We’ve already mentioned on several occasions that Gaudí was an all-round artist. He didn’t see architecture as separate from other art forms and that’s why, in addition to being an innovative architect, this Reus-born man was also an expert in ceramics, a great blacksmith, an excellent interior designer and a magnificent sculptor. He firmly believed that nature held the key to everything and for him, beauty and functionality went hand in hand.
To show you some of his lesser-known sides, we’re going to have a look at another brilliant chapter in the work of Gaudí: his furniture designs.
The perfection that characterises Gaudí’s architectural work can also be seen in his furniture. It was a precursor of ergonomic and industrial design and, as a fervent believer that nature holds the key to all perfection, he studied the human body to create furniture that fit our anatomy, always seeking out the simplest, most comfortable option for the user.
His chairs seem shaped from the mark we leave when we sit down and seek out rounded forms that fit the human form. Likewise, he disregarded any reference to style to focus exclusively on form, emphasising the grain and texture of the wood. He got rid of upholstery and superfluous decoration, and even included innovations like the use of iron for fasteners or ornamentation. The pews for the crypt at Colonia Güell are a good example of this and an anticipation of ideas that would later be seen in the work of Le Corbusier and Mies van der Rohe.
When we look at the furniture designed by Gaudí, we see his vocation clearly. His first design dates back to 1878, just after finishing his degree, and was for his own desk. His early works are marked by their structural and formal references to eclecticism and neo-gothic style. The furniture for the Chapel/Mausoleum at Sobrellano (1878-1881) is a good example of these creations, with a chair combining red velvet, metal legs and carefully carved walnut. The chairs from Palacio Güell and the upholstered armchairs from the main floor of Casa Calvet reflect the fastidiousness of their owners. The chaise-lounge from Palacio Güell, made of wood, iron and golden velvet, features a great wealth of details and was inspired by those from the Second French Empire.
The evolution of his furniture culminated with the pieces for the office and storeroom at Casa Calvet and the armchairs and chairs for Casa Batlló. Progressively, Gaudí began getting rid of the ornate decorative elements to highlight the form and raw materials. Each piece is a work of art with its own personality. Nevertheless, they all work together to make up the set of furnishings as a whole, fitting the space for which they were intended. More than functional objects, Gaudí created sculptures, organic pieces that were at times abstract and in many cases ahead of the surrealist lines and themes that would be seen in the following decades.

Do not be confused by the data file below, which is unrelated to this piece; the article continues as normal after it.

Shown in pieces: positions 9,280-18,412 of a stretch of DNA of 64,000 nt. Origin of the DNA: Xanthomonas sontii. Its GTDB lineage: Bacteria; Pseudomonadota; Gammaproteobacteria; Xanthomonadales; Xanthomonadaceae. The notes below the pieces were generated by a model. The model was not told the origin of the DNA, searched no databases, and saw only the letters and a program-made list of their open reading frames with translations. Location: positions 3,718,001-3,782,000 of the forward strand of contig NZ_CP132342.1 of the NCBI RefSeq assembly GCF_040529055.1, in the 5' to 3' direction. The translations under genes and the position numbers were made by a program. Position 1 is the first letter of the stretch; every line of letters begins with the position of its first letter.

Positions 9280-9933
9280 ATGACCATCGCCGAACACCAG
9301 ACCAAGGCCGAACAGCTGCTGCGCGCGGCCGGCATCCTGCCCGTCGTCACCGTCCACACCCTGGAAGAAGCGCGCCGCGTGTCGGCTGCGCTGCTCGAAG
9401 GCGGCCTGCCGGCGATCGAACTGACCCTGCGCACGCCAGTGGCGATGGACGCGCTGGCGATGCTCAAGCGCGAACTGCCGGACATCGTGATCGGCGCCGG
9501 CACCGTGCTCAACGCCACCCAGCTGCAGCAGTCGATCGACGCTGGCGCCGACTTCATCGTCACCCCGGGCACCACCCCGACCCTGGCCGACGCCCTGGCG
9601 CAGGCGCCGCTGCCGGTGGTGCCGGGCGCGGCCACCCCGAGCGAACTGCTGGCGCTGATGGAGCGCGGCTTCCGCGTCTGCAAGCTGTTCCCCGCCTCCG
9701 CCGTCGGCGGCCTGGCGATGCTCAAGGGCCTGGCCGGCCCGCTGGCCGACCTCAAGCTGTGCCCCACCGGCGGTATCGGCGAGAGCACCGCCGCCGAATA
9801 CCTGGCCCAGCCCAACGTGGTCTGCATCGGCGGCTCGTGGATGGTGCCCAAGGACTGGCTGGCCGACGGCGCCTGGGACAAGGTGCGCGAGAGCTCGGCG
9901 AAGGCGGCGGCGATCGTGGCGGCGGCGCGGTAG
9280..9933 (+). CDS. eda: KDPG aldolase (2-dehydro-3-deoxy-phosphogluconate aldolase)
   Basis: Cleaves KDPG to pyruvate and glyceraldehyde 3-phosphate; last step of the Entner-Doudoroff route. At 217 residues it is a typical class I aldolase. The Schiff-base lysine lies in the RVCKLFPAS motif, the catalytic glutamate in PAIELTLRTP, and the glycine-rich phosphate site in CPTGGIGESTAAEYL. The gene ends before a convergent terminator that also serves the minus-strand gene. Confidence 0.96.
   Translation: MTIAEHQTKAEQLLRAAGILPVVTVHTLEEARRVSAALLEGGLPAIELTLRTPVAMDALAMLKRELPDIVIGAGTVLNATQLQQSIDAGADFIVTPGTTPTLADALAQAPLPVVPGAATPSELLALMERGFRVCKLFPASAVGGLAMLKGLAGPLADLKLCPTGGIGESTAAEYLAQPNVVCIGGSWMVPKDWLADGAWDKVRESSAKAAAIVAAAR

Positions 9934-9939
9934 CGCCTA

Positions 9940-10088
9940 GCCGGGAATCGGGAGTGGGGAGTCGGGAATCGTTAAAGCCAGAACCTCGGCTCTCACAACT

One of the last pieces of furniture he designed were the pews for the church at Colonia Güell (1914). He once again used iron and wood for these pieces. The straight back doesn’t match up with the seat, designed so that users can't chat with those next to them, as they are tilted slightly outwards. The prie-dieus can be lifted up so they don’t get muddy on rainy days. As you can see once again, Gaudí never did anything just for the sake of it.
In 2013, Sala Balclis auctioned off a sewing chair that had just come to light. It was designed by Gaudí around 1907 and made of wood from Cuba. It is believed to be a model for the rest of the chairs, making it an important historical piece. The front edge of the chair is ergonomically curved in what is known as the ‘waterfall front’ and Gaudí turned it so it would adapt to Mrs Batlló’s body when she was sewing.
Initially, Gaudí designed the furnishings for Casa Batlló with anatomical differences between the chairs for women and those for men. Plus, his original proposals also allowed users to sit in different positions. Amalia Godó, however, was firmly against these designs and they ended up being unisex.
The piece auctioned off by Balclis was sold on the second day. When it appeared on the screen, an unidentified woman raised her hand and offered the starting price of 38,000 euros. She took the chair.
It seems that the great grandmother of the sellers had handed it down to their grandmother and she to their father. It stayed in the family home until the death of the mother of the brothers who sold it. One of them remembered that the chair was always closely tied to Fermina García, the woman who cared for the children of José Batlló’s second daughter and also safeguarded Casa Batlló and all of its furnishings when the owners left during the Civil War.
But this isn't the only piece of Gaudí’s furniture to have gone to auction. In 2007, a buyer paid one million euros for the screen from Casa Milà auctioned by Christie’s in New York and in May 2011, one of his two-seater benches went for 320,000 euros in Paris.
In addition to the furnishings from Casa Batlló and La Pedrera, Gaudí also designed lampposts for the Barcelona City Council and the Plaza Mayor in Vic, the standard for the Barcelona guild of locksmiths and blacksmiths, the pulpitis for the Santa María church in Blanes and a display case for a glove shop, among many other things. Are you interested in learning more about these pieces? You can see them all here and marvel at another of the many talents of this genius of the past century.